The summer was brutal, which makes the European seasonal beers which are typically malty and sweet even sweeter this year.
Salzburger Stiegl — Hell
This helles lager comes out strong with its packaging but the flavor is relatively timid in comparison. That’s to be expected by the style of beer, but boy does this can look serious for a 4.5 percent ABV brew. An Austrian company — which should surprise nobody — Stiegl is best known for its delicious grapefruit radler, surprisingly. A good introduction if you want to approach your celebrations lightly.
Anthem Brewing — Oktoberfest
Word was getting around about the quality of Anthem’s Oktoberfest this year as soon as it hit the taps (okay, maybe even a few days before) and the hype was accurate. This year’s version is maltier and less bitter than recent batches. Worth buying an extra case if you like the sweeter side of the marzen.
Twisted Spike Brewing Co. — Spiketoberfest
Twisted Spike’s Spiketoberfest has hit the same notes for the last three years. In this case, consistency is a virtue. Even though the IBUs register at slightly higher at 30 for this brew, it’s no hoppier than most fall German beers, but it holds its own against the rest in its class.
Marshall is the perennial Tulsa Oktoberfest beer because it’s among the easiest to drink. As much a sipper as it is crushable, this blue-and-white can is always a sight for sore eyes as the breeze starts to crispen. The flavor holds well for months, so stock up.
Cabin Boys Brewery — Oktoberfest
Cabin Boys is another Tulsa brewery that has become a mainstay on OKC shelves, delivering an Oktoberfest lager that comes in a four-pack but with a slightly-higher than average ABV, but I still wouldn’t expect to find any left the next day.
Stonecloud Brewing Co. — Festbier Autumn Lager
This is another that makes the list each time simply because it’s exactly like visiting an old friend. Stonecloud has been pushing out plenty of experimental beers (in both the taproom and for distribution), but it’s a familiar flavor that you might not have realized you missed as much as you do when reacquainted.
Paulaner is primarily known for its hefeweizen, but consistently one of the only German beers that can be easily and consistently be found on Oklahoma store shelves. According to the Munich company, they’ve been brewing with just water, hops, yeast and malt for nearly four centuries. A history lesson in a bottle, Paulaner’s Märzen and Festbier taste like everything you think of when it comes to German beer: rich, malty and smooth.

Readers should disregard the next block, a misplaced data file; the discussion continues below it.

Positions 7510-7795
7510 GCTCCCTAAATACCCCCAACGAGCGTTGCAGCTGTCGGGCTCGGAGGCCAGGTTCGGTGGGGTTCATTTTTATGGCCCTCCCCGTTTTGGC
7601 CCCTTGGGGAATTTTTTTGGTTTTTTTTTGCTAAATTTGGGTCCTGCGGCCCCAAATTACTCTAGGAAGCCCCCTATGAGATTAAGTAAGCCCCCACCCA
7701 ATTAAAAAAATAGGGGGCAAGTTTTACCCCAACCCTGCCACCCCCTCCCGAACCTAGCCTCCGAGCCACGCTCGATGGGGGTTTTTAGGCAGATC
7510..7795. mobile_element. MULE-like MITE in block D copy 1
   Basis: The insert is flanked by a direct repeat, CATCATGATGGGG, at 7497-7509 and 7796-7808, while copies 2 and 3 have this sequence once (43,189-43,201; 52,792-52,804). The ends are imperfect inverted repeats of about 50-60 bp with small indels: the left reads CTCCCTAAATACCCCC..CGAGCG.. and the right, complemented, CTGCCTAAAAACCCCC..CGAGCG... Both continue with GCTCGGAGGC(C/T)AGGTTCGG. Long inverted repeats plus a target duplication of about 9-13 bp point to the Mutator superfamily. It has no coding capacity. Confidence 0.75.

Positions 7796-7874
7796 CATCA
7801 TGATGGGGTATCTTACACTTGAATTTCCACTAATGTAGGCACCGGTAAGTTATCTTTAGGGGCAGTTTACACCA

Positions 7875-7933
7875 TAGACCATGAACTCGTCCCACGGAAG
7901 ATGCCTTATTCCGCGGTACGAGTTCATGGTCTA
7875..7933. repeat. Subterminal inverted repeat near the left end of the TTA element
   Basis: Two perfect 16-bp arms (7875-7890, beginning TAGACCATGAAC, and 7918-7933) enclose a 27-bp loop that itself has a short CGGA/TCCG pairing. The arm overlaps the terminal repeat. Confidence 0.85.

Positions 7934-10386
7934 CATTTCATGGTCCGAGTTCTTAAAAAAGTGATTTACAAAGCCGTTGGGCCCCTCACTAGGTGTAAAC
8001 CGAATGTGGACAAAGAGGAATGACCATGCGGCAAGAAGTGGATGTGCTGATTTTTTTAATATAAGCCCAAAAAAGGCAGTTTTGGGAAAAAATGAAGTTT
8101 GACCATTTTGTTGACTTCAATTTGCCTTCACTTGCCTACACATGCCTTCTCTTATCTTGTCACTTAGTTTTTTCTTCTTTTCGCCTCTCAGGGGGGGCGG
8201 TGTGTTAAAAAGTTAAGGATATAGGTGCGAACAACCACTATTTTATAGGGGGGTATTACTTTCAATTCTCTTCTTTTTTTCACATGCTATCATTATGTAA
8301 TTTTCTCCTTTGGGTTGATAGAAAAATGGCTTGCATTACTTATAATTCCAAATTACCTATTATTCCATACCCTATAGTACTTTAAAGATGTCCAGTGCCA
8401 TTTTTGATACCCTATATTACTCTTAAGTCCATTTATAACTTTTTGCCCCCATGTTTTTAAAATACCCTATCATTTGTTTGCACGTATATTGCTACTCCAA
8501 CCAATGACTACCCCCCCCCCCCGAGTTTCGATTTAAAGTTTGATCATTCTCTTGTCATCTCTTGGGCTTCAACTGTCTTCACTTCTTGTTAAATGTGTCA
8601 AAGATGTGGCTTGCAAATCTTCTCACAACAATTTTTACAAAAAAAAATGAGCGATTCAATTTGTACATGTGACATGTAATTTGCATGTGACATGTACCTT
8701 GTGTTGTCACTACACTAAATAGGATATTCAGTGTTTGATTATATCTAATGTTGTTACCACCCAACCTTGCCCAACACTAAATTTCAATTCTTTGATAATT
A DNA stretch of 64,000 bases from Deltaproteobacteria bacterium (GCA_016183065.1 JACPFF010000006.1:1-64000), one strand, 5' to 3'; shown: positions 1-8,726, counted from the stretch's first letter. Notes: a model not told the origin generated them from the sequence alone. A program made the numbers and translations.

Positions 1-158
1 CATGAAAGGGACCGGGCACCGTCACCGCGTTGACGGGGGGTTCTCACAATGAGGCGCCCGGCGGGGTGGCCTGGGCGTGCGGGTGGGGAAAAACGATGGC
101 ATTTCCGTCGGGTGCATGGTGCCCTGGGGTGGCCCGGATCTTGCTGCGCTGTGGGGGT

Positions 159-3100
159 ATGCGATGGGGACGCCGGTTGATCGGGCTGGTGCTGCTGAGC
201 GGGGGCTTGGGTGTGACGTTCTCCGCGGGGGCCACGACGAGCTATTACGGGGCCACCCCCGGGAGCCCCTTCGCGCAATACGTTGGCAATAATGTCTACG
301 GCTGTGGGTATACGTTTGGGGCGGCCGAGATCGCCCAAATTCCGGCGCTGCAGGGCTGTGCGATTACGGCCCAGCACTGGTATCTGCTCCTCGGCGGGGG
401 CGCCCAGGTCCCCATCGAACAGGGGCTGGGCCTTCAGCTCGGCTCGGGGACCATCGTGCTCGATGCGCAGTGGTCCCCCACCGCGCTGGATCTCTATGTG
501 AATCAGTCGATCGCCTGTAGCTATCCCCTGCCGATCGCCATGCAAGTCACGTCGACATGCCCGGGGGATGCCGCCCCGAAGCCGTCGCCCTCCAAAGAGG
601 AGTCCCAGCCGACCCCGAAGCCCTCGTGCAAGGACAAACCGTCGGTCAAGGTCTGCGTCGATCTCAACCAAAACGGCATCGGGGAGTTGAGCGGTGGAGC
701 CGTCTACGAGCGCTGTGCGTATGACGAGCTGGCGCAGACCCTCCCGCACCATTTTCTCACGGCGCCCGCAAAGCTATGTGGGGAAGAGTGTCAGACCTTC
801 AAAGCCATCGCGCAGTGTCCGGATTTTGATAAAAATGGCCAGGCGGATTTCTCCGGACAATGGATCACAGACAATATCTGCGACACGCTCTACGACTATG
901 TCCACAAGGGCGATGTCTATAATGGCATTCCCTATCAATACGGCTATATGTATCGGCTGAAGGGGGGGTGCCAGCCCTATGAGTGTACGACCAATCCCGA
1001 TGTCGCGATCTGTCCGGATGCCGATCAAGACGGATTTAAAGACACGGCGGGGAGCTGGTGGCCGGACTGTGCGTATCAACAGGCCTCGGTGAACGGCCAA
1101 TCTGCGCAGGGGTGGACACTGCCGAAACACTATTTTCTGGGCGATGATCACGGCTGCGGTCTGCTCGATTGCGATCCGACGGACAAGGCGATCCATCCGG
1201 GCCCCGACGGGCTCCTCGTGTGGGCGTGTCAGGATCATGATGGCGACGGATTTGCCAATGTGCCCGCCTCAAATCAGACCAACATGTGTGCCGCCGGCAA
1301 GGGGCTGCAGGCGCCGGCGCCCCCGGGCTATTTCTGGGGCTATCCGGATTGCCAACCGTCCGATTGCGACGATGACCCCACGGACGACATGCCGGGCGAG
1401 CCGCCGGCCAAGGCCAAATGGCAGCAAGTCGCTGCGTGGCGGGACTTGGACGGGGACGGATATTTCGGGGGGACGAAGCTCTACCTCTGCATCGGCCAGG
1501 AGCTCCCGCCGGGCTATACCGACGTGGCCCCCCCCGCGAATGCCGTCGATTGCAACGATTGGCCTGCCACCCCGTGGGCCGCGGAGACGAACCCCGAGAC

Angry Scotsman Brewing — Gateway to Helles
Okay, okay. Admittedly, Save the Date is the seasonal marzen, but this one is here for a couple reasons. One, for a Scotsman, Ross Harper has no trouble brewing beers from farther east in Europe like a natural. Secondly, this one is on the fuller side of a helles lager. Also, it’s available year-round, so once the Oktoberfest beers are wiped out, this one will come in handy until late next summer.
Schneider Weisse — German Hefe-Weizen Ale
Had to sneak in at least one hefeweizen onto this list even though it’s not technically a fall beer. Schneider Weisse was one of those 16.9-ounce bottles you used to buy yourself on slightly special occasions back in the day. More than a six-pack but not an investment, you get a beer that’s buying a bottle at a time.
This is another one of those loud cans that catches your attention with its color scheme and art, but this beer took the Great American Beer Festival gold medal for Vienna-style lager in 2018. This malty, German-style lager is also a bit grassy which isn’t something you find in ever seasonal beer you sample this season.
Brewdog — Festbier Bavarian Helles
To be honest, Brewdog’s motto is “fiercely defiant and independent while Oklahoma Gazette’s is “fiercely local and independent,” so between that and a blue-and-orange pattern, what other incentive was there to try a new brew? Definitely a satisfying and crushable helles with a 6 percent ABV to boot, so this Ohio brewery is worth at least one go every harvest beer season.